Worker wages may be growing faster than traditional economic indicators show, according to a Federal Reserve gauge.
The central bank's Atlanta branch, which also employs a gross domestic product tracker that has become popular in recent months, measures wage growth by tracking the Current Population Survey.
According to the September reading, which is the most recent month for which data is available, worker wages actually rose 3 percent on an annualized basis.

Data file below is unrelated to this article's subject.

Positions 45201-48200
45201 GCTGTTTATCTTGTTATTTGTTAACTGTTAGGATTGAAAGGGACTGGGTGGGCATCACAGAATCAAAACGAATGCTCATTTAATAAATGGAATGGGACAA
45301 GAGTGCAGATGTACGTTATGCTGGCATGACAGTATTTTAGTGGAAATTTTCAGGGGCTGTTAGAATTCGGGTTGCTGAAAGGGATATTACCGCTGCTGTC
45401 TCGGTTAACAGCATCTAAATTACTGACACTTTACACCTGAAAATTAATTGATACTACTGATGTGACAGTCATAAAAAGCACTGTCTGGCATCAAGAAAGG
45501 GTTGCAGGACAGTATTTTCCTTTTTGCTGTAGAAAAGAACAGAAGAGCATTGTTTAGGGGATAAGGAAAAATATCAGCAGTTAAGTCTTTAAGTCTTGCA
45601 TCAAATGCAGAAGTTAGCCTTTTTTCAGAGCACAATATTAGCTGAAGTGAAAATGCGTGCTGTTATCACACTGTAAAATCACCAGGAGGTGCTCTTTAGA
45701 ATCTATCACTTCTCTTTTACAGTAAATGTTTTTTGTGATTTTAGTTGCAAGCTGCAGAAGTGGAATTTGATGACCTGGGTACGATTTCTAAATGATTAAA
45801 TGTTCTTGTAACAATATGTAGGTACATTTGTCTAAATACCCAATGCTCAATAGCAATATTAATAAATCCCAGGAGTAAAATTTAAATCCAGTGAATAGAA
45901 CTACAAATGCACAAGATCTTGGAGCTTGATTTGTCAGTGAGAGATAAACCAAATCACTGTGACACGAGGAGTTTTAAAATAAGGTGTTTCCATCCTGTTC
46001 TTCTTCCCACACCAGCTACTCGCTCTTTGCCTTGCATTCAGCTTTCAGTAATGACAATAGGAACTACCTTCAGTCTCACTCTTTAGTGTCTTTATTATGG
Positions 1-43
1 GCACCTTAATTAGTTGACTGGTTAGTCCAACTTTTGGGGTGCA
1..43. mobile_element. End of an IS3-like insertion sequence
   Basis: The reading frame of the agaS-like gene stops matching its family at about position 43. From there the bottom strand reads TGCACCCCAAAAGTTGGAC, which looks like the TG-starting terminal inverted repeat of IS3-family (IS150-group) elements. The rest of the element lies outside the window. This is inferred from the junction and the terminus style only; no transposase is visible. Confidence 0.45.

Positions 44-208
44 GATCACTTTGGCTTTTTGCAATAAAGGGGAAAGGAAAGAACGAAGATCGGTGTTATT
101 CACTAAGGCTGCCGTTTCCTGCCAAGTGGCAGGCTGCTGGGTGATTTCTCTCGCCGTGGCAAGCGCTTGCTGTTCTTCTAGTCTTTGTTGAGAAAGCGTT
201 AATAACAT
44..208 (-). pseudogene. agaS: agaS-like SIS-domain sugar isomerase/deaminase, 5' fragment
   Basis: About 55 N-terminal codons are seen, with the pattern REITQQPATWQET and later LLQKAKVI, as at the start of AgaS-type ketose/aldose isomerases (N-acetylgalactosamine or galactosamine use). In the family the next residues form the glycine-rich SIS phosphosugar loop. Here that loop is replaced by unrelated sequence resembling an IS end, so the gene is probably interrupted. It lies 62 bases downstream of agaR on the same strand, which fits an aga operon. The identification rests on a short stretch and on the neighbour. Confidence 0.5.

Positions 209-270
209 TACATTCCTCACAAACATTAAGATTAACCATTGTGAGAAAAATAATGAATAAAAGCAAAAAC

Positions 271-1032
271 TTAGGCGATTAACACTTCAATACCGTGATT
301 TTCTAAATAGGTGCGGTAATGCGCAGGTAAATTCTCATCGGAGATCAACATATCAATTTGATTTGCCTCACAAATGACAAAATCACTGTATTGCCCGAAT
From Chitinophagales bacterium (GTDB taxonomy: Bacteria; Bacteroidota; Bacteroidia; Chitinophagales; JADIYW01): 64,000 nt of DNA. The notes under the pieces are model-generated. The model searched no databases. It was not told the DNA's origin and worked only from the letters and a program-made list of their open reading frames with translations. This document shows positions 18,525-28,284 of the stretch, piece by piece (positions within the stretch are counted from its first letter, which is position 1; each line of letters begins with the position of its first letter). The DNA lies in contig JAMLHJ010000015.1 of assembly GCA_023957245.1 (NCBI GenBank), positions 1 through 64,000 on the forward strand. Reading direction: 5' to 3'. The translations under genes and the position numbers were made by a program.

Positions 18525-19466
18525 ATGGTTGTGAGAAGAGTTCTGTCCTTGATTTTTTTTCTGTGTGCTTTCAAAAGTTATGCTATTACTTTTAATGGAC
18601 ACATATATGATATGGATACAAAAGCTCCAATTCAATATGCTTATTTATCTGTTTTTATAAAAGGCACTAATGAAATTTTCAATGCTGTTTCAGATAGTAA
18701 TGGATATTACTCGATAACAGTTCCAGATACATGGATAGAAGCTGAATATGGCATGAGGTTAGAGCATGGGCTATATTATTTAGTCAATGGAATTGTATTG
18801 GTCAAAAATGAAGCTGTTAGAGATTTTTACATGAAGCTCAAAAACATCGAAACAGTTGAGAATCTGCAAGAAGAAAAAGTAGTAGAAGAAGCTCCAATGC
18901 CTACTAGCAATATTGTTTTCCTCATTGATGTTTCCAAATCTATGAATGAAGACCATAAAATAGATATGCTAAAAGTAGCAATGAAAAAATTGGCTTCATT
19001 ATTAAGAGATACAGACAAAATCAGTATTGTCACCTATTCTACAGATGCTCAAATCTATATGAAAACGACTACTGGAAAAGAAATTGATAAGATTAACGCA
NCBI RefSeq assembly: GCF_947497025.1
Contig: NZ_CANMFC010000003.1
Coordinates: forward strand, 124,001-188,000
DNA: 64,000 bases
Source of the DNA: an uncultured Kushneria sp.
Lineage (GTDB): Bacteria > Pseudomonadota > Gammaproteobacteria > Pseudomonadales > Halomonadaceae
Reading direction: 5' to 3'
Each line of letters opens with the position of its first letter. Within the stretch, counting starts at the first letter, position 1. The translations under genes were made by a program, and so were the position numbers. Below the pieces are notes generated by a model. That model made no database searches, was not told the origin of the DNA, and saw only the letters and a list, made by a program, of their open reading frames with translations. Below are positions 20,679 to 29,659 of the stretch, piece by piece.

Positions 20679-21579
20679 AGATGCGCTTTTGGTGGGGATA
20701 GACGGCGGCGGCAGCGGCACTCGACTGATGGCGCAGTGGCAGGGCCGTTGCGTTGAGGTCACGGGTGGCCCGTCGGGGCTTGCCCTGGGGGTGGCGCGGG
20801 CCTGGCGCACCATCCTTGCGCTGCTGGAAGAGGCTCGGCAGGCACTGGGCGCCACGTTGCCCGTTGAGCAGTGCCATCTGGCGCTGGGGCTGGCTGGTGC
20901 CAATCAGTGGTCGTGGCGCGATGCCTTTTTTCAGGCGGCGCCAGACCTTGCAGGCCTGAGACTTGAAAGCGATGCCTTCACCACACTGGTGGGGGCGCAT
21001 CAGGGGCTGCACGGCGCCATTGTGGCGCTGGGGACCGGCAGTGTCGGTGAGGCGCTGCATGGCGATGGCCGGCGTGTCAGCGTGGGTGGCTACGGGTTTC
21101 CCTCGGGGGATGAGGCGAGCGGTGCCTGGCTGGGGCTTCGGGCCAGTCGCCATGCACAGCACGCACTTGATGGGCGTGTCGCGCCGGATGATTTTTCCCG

That's a good deal higher than the government's numbers. The Bureau of Labor Statistics, in its closely watched nonfarm payrolls report, indicated that average hourly earnings in September actually edged lower from the previous month and were tracking at just a 2.2 percent gain from the year-ago period.